In this two-part series of blog posts we will examine the regulatory agenda of the U.S. Department of Labor’s (DOL) Wage and Hour Division.
Late last year, the Wage and Hour Division (WHD), along with other regulatory agencies of the DOL, released its fall 2012 regulatory agenda. The agenda should have been released earlier in the year but may have been delayed until after the November 2012 elections. Regardless of the reasons for its delay, the DOL’s regulatory agenda focused on three major strategies: (1) a “Plan/Prevent/Protect” compliance strategy, (2) an openness and transparency commitment, and (3) risk reduction to employees.
Through its Plan/Prevent/Prevent strategy, the DOL seeks to achieve compliance with its workplace laws each and every day—not just when an enforcement investigator or inspector performs an audit. As for greater openness and transparency, the DOL’s goal is to provide greater access to information to employers, employees, and other stakeholders so that enhanced awareness and knowledge of rights and responsibilities would result in greater levels of compliance. Finally, the beneficiary of Plan/Prevent/Protect and openness and transparency is risk reduction for employees who will enjoy safer worker environments, will earn fair pay and overtime, will secure benefits to which they are entitled, and will have a diverse, family-friendly work environment.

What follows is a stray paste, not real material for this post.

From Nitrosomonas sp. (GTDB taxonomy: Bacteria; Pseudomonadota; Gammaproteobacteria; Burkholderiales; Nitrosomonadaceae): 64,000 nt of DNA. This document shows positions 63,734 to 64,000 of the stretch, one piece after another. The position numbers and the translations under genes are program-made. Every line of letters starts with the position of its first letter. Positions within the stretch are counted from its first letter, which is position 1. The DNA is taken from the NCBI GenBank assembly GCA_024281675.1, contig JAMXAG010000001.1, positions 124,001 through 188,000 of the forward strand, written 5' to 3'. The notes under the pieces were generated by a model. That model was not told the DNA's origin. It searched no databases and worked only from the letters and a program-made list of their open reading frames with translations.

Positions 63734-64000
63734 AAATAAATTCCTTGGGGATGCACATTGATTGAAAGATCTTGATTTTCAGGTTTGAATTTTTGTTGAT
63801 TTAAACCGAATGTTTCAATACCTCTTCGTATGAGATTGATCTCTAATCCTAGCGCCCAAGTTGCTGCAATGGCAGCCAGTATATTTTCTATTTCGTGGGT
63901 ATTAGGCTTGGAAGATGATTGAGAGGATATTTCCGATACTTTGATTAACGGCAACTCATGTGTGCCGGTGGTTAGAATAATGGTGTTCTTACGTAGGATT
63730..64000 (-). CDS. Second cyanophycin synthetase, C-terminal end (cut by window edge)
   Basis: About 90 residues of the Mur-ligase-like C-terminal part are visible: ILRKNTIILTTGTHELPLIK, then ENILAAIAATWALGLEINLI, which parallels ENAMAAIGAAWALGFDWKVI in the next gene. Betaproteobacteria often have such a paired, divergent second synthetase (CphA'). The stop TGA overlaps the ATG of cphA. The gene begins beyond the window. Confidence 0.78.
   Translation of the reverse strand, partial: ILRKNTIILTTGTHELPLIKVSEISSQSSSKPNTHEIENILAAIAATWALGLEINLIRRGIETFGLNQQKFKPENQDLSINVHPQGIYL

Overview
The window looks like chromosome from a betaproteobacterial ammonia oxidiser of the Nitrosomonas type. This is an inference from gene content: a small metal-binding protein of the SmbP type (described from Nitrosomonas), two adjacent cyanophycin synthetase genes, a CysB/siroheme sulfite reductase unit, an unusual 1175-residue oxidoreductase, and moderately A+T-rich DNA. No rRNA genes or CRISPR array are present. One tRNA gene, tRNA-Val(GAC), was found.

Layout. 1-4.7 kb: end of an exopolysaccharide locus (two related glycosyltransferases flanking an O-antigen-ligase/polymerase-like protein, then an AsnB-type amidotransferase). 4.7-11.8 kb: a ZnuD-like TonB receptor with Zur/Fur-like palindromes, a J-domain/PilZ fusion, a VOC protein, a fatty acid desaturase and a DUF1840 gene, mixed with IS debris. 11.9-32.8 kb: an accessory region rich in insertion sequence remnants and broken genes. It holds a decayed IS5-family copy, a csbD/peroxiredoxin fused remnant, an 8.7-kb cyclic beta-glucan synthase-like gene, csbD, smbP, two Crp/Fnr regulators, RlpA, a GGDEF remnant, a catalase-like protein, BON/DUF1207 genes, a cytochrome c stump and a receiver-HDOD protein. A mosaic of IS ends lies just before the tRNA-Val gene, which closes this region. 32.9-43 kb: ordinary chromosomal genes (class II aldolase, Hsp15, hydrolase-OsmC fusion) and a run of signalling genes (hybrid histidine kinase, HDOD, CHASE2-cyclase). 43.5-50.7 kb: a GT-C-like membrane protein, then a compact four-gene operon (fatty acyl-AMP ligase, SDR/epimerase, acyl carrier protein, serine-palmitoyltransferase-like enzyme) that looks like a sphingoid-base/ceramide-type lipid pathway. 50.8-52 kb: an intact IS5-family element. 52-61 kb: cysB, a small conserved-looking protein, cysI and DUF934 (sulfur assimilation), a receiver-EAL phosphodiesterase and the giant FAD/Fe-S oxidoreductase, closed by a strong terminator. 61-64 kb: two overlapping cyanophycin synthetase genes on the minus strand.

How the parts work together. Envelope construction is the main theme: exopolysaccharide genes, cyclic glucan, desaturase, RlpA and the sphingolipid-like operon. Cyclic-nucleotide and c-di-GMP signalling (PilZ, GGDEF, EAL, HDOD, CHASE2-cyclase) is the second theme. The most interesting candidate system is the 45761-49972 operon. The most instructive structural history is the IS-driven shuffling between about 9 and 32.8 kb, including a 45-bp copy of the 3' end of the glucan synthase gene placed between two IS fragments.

Only two of the WHD’s rules were included in the regulatory list of the DOL’s rules. One is the regulation to implement the amendments to the Family and Medical Leave Act (FMLA). This final regulation was published in the Federal Register on Wednesday, February 6, 2013, and becomes effective on March 8, 2013. To view the final regulation, click here. For our summary of the final regulation, click here.
The other WHD regulation included in the DOL’s list concerns applying the Fair Labor Standards Act (FLSA) to domestic servants. This regulatory proposal is based upon section 13(a)(15) of the FLSA, which exempts domestic servants who provide companionship services from the minimum wage and overtime protections. In its proposed rule on which it solicited comments, the WHD proposed a new definition of what constitutes “companionship services,” among other changes, to narrow the definition in order to enable these workers to be eligible for overtime compensation. The DOL published its proposed rule on December 27, 2011, and the comment period ended on March 21, 2012. We anticipate that the WHD will publish its final regulation by late March or early April 2013.
For part two of our update on the WHD’s regulatory agenda, click here.
Alfred B. Robinson, Jr. is a shareholder in the Washington, D.C. office of Ogletree Deakins.